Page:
Questions raised about whether Iran is to blame for Saudi Arabia attack

Secretary of State Mike Pompeo said he believes Iran is behind the drone attack on the world's largest oil refinery.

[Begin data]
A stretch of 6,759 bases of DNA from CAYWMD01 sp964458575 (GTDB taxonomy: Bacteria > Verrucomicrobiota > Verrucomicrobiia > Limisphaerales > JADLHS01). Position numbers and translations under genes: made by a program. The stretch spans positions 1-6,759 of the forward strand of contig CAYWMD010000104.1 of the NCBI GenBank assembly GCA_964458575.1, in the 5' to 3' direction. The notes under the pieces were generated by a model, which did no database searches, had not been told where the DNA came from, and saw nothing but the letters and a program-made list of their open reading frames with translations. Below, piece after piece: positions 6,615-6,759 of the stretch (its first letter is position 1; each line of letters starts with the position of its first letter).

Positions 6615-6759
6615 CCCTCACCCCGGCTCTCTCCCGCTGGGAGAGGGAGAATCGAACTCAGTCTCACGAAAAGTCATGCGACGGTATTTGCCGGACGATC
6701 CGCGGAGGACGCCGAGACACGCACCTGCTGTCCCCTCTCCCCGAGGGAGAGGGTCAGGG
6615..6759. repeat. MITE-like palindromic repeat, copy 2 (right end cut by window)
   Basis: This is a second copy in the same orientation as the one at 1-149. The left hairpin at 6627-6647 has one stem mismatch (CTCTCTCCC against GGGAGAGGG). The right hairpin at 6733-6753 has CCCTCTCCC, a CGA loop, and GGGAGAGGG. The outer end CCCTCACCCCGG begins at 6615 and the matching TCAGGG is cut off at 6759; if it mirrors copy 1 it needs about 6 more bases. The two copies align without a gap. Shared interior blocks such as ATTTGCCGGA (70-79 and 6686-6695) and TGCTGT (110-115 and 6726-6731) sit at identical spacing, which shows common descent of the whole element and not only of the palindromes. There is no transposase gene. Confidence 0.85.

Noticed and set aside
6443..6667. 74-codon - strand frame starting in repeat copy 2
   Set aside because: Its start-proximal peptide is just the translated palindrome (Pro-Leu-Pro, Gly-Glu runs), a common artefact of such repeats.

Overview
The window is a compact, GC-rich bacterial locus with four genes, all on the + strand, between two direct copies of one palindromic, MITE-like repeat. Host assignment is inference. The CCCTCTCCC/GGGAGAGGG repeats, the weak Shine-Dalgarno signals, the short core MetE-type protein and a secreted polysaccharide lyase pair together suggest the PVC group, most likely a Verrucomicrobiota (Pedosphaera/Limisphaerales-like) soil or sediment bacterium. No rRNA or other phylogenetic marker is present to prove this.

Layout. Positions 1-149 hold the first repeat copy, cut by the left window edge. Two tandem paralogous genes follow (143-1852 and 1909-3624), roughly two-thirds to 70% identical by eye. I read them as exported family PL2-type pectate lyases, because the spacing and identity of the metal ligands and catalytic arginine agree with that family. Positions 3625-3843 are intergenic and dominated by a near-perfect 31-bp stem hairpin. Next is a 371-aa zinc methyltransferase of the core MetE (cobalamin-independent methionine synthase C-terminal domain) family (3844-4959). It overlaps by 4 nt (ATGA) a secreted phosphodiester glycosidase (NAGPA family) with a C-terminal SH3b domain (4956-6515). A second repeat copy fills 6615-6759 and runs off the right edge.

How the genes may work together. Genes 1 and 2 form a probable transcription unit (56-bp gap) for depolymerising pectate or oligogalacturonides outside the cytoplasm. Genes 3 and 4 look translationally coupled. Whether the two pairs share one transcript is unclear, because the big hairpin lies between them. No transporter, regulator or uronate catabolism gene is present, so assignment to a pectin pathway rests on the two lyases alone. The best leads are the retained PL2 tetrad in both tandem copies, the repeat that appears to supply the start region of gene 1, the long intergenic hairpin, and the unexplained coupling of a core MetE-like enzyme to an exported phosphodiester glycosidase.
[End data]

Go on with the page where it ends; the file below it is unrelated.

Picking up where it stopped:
8:25 | 09/15/19

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Transcript for Questions raised about whether Iran is to blame for Saudi Arabia attack